3. Sodium Cromoglycate

Sodium cromoglycate is another medication used to address hay fever symptoms. It is available in the form of eye drops and can be obtained over-the-counter at pharmacies. This medicine is categorised as a mast cell stabiliser, preventing them from breaking down. When mast cells break down, they release histamine and other inflammatory chemicals, contributing to the allergic response.

Sodium cromoglycate eye drops serve both preventive and treatment purposes, typically used before the onset of allergies. Evidence supports their effectiveness in reducing the symptoms of allergic conjunctivitis, which is inflammation of the eyes due to allergies.

4. Decongestants

Decongestants (such as Sudafed and Demazin) work by constricting blood vessels. They are available in oral form, as nasal sprays, or as eye drops. When applied as eye drops, they reduce redness, while nasal application stops a runny nose. 

Important note: Decongestants should only be used for short durations and are not suitable for long-term use. In fact, prolonged use of nasal spray decongestants (beyond five days) can lead to a condition called “rebound congestion” which is basically severe nasal congestion.

5. Saline

Saline, or saltwater, nasal sprays are also available to alleviate hay fever symptoms. Although there is limited research in this area, evidence suggests that saline can help flush out allergens from the nasal passage to reduce hay fever symptoms. Saline is considered safe and is not associated with adverse effects.

6. Supplements like quercetin

Quercetin is a plant flavonol found in many fruits, vegetables, leaves, seeds, and grains such as capers, red onions, and kale. It’s said to have anti-allergic functions that are known for inhibiting histamine production. Quercetin also functions as an anti-inflammatory. What this means is that it can help manage the severity of itchy throats, watery eyes and runny noses. Research so far suggests that it is a good candidate as a supplement to help the management and treatment of allergic diseases, especially rhinitis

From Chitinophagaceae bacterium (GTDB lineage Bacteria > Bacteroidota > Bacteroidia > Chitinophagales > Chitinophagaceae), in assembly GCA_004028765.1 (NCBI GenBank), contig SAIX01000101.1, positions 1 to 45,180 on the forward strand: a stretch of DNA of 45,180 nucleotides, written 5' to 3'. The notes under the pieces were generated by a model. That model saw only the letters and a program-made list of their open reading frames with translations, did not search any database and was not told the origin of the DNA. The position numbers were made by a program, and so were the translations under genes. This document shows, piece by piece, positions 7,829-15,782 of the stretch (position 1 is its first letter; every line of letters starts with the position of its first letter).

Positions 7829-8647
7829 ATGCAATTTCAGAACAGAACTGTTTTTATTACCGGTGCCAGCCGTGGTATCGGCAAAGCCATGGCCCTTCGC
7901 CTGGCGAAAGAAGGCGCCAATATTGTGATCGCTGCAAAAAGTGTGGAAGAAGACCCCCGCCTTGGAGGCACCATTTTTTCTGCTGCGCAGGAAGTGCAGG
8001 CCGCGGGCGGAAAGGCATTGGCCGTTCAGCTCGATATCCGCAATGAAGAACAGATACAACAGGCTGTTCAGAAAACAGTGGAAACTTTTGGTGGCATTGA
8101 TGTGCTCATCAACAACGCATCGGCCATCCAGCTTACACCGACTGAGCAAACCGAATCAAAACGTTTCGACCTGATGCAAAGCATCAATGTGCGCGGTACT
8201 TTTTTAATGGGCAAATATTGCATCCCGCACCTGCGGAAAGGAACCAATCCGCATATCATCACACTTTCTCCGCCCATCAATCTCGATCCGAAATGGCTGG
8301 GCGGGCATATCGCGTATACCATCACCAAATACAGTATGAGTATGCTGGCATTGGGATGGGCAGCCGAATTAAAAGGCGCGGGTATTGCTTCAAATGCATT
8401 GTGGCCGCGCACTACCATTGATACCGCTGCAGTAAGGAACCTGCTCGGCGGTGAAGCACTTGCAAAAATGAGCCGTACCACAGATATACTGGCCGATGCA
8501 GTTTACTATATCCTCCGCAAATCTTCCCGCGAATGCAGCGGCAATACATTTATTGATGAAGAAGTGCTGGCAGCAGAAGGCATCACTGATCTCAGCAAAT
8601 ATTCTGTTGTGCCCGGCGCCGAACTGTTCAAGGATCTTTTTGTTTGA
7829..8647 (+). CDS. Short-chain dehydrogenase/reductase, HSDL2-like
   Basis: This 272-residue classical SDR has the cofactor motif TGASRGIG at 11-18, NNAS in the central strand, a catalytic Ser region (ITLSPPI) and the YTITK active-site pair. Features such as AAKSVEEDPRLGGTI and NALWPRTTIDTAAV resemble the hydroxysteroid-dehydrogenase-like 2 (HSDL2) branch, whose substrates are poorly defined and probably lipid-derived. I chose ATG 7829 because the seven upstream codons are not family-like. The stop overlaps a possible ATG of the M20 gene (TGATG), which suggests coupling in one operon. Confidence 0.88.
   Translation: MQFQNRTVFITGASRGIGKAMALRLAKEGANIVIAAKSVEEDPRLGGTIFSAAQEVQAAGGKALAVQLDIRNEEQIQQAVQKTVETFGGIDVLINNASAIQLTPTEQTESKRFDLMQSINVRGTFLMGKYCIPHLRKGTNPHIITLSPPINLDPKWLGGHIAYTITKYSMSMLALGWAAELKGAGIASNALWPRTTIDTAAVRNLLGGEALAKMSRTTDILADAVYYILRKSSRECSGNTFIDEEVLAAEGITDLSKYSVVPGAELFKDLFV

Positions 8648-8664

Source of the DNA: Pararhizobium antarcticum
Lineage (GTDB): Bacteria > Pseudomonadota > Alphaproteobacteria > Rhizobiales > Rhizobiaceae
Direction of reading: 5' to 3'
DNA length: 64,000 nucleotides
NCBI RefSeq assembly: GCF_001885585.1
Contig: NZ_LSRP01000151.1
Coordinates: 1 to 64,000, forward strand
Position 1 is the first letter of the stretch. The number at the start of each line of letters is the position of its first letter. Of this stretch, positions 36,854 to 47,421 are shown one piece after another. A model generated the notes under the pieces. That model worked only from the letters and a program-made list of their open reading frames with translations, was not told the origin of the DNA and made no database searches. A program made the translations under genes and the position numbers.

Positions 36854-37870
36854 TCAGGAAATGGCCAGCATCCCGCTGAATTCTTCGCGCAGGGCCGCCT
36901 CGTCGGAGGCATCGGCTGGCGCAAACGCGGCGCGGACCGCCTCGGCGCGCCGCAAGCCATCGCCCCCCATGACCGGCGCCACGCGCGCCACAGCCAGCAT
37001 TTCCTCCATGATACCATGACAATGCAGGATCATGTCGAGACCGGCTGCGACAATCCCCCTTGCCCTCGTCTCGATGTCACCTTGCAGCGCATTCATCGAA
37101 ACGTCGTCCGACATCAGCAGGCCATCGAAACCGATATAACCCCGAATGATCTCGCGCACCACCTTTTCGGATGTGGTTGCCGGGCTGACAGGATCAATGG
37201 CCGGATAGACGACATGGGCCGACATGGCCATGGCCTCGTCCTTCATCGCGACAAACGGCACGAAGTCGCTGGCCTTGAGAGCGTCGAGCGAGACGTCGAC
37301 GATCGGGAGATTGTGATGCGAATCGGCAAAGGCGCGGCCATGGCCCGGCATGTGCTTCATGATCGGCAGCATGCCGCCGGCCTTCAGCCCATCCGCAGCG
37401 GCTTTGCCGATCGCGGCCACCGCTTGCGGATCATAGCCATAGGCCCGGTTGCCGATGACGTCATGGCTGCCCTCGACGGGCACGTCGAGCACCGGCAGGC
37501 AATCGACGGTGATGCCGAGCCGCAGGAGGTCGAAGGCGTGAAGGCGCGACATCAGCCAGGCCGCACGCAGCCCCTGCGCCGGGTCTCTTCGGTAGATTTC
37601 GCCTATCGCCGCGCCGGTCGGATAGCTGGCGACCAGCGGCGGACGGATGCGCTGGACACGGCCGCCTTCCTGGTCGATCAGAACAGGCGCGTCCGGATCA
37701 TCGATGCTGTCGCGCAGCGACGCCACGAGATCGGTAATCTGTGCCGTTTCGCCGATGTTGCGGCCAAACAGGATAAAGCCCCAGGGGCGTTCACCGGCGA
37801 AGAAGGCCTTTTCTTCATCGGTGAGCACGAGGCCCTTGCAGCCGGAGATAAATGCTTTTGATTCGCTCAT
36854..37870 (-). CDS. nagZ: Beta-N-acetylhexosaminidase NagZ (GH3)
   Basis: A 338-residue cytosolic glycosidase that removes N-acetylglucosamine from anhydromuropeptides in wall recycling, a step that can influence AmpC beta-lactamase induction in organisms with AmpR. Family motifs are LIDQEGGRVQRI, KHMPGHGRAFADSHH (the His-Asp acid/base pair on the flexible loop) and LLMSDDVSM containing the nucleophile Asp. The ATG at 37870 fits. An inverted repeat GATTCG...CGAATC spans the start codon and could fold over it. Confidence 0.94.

Since medicinal plants have a low price, natural origin, and fewer side effects, quercetin seems to be a good therapeutic nominee for allergic diseases in further clinical trials.

If you’re grappling with hay fever symptoms and are uncertain about which option to try from the multitude of options available, consult with your healthcare provider or our friendly pharmacists Jenny, Gavin, Michelle, Maria, Amy, or Jill. 

They are available for a chat on (03) 9509 7912 or in person at 153 Burke Rd, Glen Iris, VIC 3146. They can provide guidance on the available choices and help you identify the one that best suits your specific symptoms, medical conditions, and medications.

Opinions or facts expressed within the content have been sourced from various news sources. While every effort has been taken to source them accurately, the pharmacy, its owners, staff or other affiliates do not take any responsibility for errors in these sources. This article does not constitute individual health advice. Patients should not rely on the facts or opinions in the content to manage their own health, and should seek the advice of an appropriate medical professional. Further, the opinions or facts in the content do not reflect the opinions and beliefs of the pharmacy, its owners, staff or other affiliates.